Asterix and the Secret Weapon, the 29th book in the series, is the fifth to be written and illustrated by Albert Uderzo. A female bard has been hired to replace Cacofonix, who takes himself off to live in the forest in a huff. The lady in question, Bravura, is soon butting heads with many of the village’s men, including Chief Vitalstatistix, who leaves to join Cacofonix in the forest. Asterix is next to disagree with the abrasive bard, and is so angered by her actions that he punches her! For the crime of striking a woman, he’s exiled, and then Getafix gets into it with Bravura. He’s exiled too, and, in a show of solidarity, they’re joined by every man in the village. They head off to the forest and soon, without any women around, seem to be having a high old time of it, drinking and eating wild boar.

Of course, this wouldn’t be an Asterix story if there wasn’t some other complication, in this instance the Romans and their secret weapon: a troop of female legionaries. Caesar is aware that Gaulish gallantry won’t allow them to strike women, which, of course, ties into events that have been playing out in the village. Discovering the plan, Asterix and Bravura put aside their differences and hatch a scheme to defeat the leggy legionaries.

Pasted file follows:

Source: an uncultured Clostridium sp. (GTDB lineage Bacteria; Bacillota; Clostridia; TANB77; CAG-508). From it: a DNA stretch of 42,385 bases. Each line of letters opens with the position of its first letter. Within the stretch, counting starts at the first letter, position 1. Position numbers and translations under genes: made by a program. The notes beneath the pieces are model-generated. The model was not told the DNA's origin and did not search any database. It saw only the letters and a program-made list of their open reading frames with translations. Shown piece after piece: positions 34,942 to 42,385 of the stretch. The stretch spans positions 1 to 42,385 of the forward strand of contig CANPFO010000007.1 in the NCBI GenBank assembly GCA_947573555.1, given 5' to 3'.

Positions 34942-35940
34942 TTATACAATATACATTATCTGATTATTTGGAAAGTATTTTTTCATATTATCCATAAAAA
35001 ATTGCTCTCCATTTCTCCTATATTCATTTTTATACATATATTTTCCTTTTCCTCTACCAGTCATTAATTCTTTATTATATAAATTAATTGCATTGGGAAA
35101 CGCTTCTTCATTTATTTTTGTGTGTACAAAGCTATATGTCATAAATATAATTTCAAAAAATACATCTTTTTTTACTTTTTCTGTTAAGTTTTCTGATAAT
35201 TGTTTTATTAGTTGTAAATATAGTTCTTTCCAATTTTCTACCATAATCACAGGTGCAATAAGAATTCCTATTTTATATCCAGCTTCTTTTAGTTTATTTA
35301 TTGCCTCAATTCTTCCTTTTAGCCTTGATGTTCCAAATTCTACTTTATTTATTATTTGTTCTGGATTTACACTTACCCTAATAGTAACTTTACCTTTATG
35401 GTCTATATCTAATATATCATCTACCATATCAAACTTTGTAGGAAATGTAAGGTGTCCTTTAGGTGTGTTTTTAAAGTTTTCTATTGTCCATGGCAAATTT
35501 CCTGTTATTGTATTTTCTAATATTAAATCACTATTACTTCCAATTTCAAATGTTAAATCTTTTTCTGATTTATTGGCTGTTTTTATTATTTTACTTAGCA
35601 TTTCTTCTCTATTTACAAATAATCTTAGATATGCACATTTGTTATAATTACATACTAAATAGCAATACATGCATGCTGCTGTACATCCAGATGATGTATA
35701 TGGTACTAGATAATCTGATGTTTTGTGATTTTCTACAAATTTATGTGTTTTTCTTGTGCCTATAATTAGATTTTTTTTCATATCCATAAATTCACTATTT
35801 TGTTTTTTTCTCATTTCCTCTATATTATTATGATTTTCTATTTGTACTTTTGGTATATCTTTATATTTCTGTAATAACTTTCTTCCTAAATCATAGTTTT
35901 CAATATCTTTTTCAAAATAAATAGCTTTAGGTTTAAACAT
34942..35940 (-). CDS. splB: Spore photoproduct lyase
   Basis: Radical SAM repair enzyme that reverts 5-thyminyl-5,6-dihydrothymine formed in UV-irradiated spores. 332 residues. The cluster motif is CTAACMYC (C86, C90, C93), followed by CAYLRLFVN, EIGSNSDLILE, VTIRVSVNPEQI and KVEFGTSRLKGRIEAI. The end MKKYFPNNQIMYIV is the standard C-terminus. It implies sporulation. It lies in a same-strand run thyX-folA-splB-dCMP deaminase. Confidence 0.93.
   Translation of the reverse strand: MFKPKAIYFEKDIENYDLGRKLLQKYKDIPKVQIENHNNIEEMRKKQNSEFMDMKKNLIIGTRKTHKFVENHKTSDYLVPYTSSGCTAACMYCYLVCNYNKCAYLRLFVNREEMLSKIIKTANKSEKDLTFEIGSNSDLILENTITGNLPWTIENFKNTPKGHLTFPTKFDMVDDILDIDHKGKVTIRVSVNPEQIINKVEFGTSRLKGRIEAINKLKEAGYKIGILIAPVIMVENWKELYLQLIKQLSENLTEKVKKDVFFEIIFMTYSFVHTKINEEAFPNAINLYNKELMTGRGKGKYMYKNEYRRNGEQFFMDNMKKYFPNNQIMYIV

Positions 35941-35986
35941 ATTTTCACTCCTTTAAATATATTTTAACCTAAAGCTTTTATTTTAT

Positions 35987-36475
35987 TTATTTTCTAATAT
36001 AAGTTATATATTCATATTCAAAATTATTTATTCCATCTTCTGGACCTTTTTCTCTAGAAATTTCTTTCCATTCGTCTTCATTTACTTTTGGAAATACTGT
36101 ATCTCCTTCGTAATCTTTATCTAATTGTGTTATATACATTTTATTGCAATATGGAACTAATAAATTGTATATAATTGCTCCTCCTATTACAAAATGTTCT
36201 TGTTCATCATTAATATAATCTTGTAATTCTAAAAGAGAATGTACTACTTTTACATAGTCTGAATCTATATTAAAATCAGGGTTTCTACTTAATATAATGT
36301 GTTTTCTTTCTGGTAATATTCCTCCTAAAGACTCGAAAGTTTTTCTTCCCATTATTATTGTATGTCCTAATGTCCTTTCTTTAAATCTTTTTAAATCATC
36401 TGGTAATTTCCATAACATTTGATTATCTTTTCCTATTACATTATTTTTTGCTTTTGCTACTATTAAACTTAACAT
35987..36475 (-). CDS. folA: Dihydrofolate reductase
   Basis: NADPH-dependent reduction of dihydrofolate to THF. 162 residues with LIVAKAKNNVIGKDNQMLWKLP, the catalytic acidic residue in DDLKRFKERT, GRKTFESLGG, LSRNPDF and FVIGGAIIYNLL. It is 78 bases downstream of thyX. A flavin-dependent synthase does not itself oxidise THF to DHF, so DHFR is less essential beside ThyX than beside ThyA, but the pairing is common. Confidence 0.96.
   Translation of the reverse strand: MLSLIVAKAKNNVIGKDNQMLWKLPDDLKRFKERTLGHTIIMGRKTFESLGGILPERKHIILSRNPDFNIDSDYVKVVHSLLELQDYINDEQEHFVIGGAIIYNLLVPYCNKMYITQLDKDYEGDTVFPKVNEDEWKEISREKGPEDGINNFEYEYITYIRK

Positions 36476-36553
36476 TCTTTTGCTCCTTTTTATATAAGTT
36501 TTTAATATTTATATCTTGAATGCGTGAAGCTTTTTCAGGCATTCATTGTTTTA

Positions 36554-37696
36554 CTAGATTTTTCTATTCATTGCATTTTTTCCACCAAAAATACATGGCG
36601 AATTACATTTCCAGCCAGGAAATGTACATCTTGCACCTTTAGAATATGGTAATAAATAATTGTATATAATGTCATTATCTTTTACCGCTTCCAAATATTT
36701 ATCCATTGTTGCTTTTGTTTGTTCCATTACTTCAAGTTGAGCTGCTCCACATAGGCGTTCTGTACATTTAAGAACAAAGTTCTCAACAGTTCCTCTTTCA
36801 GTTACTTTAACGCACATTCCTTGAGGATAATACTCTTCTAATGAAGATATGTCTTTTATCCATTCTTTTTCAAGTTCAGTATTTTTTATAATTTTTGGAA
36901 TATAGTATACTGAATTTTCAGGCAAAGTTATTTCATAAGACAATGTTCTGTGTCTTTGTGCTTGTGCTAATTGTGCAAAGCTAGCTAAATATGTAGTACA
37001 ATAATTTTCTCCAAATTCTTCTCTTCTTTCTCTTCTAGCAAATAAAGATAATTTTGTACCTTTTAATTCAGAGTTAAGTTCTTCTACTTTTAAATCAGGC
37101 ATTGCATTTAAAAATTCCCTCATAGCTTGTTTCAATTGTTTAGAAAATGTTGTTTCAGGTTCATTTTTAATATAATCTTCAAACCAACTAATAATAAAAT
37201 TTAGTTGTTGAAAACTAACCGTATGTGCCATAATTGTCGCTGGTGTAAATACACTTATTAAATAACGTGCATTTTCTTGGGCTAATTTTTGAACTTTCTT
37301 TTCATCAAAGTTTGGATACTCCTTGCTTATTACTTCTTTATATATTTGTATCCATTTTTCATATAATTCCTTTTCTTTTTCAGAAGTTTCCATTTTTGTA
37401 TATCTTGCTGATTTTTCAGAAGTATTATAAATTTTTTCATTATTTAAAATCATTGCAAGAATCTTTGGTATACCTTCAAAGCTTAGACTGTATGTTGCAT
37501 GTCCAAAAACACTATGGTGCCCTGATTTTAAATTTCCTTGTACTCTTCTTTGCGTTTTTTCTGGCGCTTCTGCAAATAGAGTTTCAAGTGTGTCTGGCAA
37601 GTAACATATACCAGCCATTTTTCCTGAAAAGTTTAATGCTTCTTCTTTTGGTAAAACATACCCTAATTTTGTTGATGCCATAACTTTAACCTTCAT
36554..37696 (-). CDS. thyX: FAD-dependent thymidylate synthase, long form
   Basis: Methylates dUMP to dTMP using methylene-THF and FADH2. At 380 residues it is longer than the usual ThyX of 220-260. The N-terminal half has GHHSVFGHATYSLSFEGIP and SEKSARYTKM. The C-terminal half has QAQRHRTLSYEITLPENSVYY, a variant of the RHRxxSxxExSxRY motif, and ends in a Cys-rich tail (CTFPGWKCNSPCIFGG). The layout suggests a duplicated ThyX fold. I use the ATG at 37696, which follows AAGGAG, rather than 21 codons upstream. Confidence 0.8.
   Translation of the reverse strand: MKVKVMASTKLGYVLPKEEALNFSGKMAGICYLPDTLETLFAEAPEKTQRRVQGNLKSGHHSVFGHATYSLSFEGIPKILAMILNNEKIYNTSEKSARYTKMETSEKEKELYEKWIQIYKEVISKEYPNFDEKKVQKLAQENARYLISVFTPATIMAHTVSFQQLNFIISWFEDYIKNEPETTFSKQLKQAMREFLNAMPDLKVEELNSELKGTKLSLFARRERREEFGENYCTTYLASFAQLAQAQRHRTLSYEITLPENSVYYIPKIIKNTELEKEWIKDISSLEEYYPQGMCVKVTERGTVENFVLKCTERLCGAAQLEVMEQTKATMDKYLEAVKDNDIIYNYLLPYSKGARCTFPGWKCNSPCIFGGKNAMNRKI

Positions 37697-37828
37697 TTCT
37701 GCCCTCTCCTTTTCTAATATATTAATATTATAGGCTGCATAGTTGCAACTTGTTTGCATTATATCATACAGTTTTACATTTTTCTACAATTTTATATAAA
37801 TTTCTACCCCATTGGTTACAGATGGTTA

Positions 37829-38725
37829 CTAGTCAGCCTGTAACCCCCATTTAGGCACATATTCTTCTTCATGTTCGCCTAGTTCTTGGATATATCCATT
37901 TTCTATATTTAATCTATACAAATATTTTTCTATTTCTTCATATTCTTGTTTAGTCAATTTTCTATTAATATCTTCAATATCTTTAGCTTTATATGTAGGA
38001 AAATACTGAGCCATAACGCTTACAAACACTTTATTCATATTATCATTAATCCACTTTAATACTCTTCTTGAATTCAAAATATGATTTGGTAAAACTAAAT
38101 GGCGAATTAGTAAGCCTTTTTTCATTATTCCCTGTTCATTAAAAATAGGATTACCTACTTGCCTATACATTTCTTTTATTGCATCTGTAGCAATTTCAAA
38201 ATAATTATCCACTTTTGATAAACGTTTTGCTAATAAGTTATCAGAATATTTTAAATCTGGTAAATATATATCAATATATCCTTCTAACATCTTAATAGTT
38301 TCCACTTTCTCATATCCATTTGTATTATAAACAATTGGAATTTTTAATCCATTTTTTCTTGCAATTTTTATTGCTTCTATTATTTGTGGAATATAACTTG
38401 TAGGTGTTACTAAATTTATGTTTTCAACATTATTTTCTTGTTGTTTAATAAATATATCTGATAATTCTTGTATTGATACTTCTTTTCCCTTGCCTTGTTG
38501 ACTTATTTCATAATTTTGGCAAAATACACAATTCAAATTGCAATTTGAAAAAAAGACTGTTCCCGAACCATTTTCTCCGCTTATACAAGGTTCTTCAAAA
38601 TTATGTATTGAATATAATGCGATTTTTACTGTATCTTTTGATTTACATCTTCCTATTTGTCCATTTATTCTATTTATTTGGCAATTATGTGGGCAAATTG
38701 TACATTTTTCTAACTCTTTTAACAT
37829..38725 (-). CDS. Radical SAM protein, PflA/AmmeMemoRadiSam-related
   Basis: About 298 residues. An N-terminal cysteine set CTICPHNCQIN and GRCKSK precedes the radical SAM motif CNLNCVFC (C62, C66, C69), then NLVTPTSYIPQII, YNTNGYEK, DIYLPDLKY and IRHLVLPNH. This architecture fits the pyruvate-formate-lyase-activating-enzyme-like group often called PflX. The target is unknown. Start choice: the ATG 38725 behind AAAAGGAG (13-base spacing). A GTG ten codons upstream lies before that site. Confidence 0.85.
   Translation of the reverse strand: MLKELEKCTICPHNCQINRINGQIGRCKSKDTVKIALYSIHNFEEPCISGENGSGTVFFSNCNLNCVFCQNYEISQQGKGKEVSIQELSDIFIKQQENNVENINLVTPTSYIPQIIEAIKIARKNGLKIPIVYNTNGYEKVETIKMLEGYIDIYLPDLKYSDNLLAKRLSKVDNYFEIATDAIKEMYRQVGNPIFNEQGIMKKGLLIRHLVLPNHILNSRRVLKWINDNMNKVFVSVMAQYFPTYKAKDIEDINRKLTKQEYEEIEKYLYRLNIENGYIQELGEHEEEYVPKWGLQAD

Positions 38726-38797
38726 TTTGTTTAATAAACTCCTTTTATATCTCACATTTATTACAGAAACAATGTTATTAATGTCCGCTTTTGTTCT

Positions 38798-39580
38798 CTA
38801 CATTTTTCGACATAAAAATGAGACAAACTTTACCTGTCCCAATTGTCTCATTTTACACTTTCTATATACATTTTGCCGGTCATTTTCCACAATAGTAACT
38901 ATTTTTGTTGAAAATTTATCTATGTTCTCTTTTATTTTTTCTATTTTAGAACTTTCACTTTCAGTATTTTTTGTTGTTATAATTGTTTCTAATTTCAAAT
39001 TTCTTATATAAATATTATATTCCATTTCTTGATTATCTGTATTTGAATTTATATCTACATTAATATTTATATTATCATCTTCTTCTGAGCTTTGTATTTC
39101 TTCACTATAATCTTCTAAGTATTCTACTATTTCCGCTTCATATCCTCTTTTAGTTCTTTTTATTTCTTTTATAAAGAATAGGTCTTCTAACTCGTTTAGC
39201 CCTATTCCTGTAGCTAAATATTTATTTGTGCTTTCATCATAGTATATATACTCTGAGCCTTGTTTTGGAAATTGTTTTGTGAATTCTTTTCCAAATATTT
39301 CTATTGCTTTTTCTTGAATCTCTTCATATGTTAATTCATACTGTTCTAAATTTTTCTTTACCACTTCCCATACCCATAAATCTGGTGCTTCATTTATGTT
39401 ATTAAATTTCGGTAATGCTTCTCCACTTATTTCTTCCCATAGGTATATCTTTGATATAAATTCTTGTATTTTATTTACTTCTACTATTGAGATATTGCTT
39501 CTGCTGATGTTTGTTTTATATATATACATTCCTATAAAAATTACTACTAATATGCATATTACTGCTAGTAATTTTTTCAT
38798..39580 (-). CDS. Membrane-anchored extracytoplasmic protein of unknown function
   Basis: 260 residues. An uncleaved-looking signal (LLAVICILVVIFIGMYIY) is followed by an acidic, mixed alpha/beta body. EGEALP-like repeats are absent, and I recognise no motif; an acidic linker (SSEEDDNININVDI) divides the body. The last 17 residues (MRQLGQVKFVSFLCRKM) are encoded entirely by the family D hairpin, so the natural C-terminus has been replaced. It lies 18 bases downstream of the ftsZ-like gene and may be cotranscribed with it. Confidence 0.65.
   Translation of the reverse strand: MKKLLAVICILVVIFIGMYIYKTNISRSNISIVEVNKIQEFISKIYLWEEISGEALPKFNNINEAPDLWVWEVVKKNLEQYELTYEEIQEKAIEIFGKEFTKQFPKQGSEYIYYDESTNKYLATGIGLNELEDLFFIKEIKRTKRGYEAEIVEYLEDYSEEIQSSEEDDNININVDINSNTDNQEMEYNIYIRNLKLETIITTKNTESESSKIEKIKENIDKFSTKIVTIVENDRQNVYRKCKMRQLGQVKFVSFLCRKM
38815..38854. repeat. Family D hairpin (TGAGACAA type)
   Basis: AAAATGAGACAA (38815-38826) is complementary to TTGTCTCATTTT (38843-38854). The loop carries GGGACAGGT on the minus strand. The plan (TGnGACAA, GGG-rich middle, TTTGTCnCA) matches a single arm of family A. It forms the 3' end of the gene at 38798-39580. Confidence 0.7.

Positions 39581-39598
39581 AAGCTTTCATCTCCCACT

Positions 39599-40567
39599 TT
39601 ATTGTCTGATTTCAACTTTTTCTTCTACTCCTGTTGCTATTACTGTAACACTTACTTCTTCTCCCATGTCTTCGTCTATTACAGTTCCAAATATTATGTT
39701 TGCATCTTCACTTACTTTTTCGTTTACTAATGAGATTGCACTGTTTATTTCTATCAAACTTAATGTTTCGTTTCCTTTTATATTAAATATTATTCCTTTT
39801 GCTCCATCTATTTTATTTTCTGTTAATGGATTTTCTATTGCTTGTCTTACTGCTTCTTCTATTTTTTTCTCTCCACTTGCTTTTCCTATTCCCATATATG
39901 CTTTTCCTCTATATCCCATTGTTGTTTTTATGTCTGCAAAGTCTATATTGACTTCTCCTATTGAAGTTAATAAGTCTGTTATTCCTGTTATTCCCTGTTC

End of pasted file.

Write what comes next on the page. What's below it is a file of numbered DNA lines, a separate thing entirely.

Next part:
One realises immediately that this book is going to tackle to subject of feminism, though any hope that Uderzo is trying to make amends for their portrayal of women in many previous stories is quickly shattered, with Uderzo instead poking fun at the women’s liberation movement. While other books have a degree of sexism as a by-product of the type of stories they tell, this one tackles the subject head-on, with about as much subtlety as Asterix and Obelix normally bring to bear on most matters (that is, none). His characters’ final plan to counter the threat of the female legionaries (with the exception of their hefty leader, all beauties that wouldn’t look out of place in Miss World) is jaw-dropping in its sexism, with his conclusion about what is really important to women sure to upset some modern readers.

Uderzo, not surprisingly, never writes as well as his long-time collaborator, writer René Goscinny, though his writing had certainly improved from his early solo efforts.

It’s odd that Uderzo would choose one of the most clumsily drawn panels from the book to feature on the front cover. This may well be the worst cover of any Asterix book, with the little Gaul looking strange, fat-arsed and inelegantly posed. Bravura also looks very odd, though she at least looks odd throughout the whole book. She was apparently based on a real person, but Uderzo would never admit who she was. which was probably kindest, as she really is a strange looking and unattractive character. On the whole, though, the book looks good, if not quite as detailed as some of the earlier adventures.

So, if you can get over the sexist handling of the subject matter, there’s all the usual elements that you’d expect from an Asterix book, with Uderzo maintaining the tradition of shamelessly recycling gags and situations. Not as good as many earlier adventures, but not a bad addition to a superb series.